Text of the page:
Accordingly, various components insert-molded with the plastic housing according to the present invention obviates a need for subsequent manual steps in bonding the circuit components encased by the housing to one another. Put differently, the electrical connection terminals on a device board advantageously can be located to align automatically with the device pins insert-molded within the housing. Various physical communication inter face ports can also be insert-molded as part of the housing. Such interface ports can then be employed as part of a serial communication port and/or in conjunction with other suitable communication standard and/or protocol, e.g., parallel, SCSI, Firewire (IEEE 1394), Ethernet, or the like. Also, because virtually the entire body of the housing can be plastic, any individual power pin and/or interconnects can be located in close proximity, since plastic of the housing and insert-mold provide a higher dielectric insulation as compared to the more conventional use of air as a dielectric insulator.

FIG. 9 illustrates an example of a handheld terminal 200 in accordance with an aspect of the present invention. The handheld terminal 200 includes a housing 210 which can be constructed from a high strength plastic, metal, or any other suitable material. The handheld terminal 200 includes a display 220. As is conventional, the display 220 functions to display data or other information relating to ordinary operation of the handheld terminal 200 and/or mobile companion (not shown). For example, software operating on the handheld terminal 200 and/or mobile companion may provide for the display of restaurant information, menu information, specials, price information, etc. to a user. Additionally, the display 220 may display a variety of functions that are executable by the handheld terminal 200 and/or one or more mobile companions. The display 220 provides for graphics based alpha-numerical information such as, for example, the price of a menu item. The display 220 also provides for the display of graphics such as icons representative of particular menu items, for example. The display 220 can also be a touch screen, which may employ capacitive, resistive touch, infrared, surface acoustic wave, or grounded acoustic wave technology.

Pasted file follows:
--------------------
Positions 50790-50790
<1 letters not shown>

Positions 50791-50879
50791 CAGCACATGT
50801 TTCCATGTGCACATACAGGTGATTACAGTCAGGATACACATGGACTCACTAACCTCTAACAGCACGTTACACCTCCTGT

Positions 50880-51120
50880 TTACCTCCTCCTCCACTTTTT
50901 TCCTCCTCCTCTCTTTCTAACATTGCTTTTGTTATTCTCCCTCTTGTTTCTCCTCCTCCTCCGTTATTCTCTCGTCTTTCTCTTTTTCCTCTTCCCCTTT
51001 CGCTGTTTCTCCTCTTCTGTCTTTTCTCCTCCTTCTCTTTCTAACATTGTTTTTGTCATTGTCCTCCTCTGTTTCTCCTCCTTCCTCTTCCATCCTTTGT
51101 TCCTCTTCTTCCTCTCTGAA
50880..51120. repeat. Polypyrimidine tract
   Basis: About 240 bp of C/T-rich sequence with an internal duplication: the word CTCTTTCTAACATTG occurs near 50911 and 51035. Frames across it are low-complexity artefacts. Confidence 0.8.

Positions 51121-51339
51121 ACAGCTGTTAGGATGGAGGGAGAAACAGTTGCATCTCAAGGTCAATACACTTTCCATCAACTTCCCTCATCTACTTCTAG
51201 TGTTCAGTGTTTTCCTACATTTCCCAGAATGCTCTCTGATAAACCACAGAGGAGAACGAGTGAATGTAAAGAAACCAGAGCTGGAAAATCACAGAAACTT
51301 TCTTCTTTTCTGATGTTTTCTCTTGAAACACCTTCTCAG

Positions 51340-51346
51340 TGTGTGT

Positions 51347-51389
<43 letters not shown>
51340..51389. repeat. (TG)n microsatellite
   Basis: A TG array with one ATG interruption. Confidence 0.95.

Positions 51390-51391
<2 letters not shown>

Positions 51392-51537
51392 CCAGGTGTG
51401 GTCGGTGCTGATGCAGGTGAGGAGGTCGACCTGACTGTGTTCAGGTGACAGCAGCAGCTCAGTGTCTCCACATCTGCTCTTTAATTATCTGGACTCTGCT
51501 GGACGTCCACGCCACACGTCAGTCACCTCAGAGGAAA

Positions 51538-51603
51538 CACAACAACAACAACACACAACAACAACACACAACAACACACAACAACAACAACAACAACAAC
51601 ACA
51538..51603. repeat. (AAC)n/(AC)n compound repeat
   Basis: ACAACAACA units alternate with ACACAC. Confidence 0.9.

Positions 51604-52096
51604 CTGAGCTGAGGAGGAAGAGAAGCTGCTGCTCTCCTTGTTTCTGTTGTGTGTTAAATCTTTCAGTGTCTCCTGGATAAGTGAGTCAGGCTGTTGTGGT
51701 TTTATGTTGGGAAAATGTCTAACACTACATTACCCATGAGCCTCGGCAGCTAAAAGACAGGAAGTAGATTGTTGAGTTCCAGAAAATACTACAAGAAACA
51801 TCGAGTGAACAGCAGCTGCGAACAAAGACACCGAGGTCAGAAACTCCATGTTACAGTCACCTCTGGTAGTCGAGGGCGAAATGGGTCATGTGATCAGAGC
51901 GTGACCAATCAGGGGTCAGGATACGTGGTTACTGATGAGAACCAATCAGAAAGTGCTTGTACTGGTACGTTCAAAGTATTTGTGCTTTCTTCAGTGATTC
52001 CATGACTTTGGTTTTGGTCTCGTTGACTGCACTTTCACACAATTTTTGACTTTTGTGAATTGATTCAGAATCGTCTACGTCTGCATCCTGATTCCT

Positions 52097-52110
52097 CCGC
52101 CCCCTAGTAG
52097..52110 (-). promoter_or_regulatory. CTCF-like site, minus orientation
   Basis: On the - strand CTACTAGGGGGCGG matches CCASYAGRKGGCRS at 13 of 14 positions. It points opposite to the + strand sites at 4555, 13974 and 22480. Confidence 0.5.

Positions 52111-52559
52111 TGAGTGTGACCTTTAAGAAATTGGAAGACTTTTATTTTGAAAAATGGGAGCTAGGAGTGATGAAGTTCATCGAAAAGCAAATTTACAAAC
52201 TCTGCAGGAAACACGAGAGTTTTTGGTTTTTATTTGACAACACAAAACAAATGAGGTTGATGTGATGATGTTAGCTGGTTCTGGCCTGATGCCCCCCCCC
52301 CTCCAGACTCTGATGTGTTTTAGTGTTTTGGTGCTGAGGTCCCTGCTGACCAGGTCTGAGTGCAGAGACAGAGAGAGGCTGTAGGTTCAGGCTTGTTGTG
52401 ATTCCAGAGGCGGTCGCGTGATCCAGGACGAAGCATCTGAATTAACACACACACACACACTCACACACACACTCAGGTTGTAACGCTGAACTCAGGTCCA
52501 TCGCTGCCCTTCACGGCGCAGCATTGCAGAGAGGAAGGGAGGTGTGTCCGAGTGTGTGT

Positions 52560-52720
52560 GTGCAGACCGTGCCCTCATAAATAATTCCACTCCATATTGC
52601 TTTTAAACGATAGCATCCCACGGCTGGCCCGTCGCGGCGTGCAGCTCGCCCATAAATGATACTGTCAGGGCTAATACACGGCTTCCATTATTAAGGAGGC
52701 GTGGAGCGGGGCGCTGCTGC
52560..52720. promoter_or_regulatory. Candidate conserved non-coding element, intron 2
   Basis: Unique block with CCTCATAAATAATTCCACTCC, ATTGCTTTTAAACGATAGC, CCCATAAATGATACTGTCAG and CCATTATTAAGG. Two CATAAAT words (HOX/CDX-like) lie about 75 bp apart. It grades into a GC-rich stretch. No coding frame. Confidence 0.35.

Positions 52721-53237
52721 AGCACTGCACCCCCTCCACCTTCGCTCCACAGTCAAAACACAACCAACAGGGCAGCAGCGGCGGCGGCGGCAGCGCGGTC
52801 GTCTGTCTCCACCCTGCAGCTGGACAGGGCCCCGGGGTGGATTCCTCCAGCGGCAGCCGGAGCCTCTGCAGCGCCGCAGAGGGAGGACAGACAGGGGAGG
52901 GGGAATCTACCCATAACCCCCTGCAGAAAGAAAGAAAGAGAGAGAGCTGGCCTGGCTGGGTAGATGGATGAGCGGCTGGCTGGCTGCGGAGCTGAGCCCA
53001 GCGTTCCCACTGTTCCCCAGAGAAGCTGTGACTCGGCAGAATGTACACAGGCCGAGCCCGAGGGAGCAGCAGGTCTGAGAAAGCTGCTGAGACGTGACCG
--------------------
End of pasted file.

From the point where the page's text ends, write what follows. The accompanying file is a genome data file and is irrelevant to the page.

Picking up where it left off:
The handheld terminal 200 further includes user input keys 230 for allowing a user to input information and/or operational commands. The user input keys 230 may include a full alphanumeric keypad, function keys, enter keys, etc. The handheld terminal 200 can also include a magnetic strip reader 240 or scanner (not shown). The magnetic strip reader 240 can receive credit card, bank card, etc. information as a customer payment option. An electronic signature apparatus can also be employed in connection with the magnetic strip reader or a telecheck system.

The handheld terminal 200 can also include a window (not shown) in which a bar code reader is able to read a bar code label, or the like, presented to the handheld terminal 200. The handheld terminal 200 can include a LED (not shown) that is illuminated to reflect whether the bar code has been properly or improperly read. Alternatively, or additionally, a sound may be emitted from a speaker (not shown) to alert the user that the bar code has been successfully imaged and decoded. The handheld terminal 200 also includes an antenna (not shown) for wireless communication with an RF access point; and an IR transceiver (not shown) for communication with an IR access point.

Turning now to FIG. 10, a schematic representation according to one aspect of the present invention is shown in which a processor 305 is responsible for controlling the general operation of a handheld terminal and/or mobile companion 300. The processor 305 is programmed to control and operate the various components within the handheld terminal and/or mobile companion 300 in order to carry out the various functions described herein. The processor or CPU 305 can be any of a plurality of suitable processors. The manner in which the processor 305 can be programmed to carry out the functions relating to the present invention will be readily apparent to those having ordinary skill in the art based on the description provided herein.

A memory 310 tied to the processor 305 is also included in the handheld terminal and/or mobile companion 300 and serves to store program code executed by the processor 305 for carrying out operating functions of the handheld terminal and/or mobile companion 300 as described herein. The memory 310 also serves as a storage medium for temporarily storing information such as receipt transaction information and the like. The memory 310 is adapted to store a complete set of the information to be displayed. According to one aspect, the memory 310 has sufficient capacity to store multiple sets of information, and the processor 305 could include a program for alternating or cycling between various sets of display information.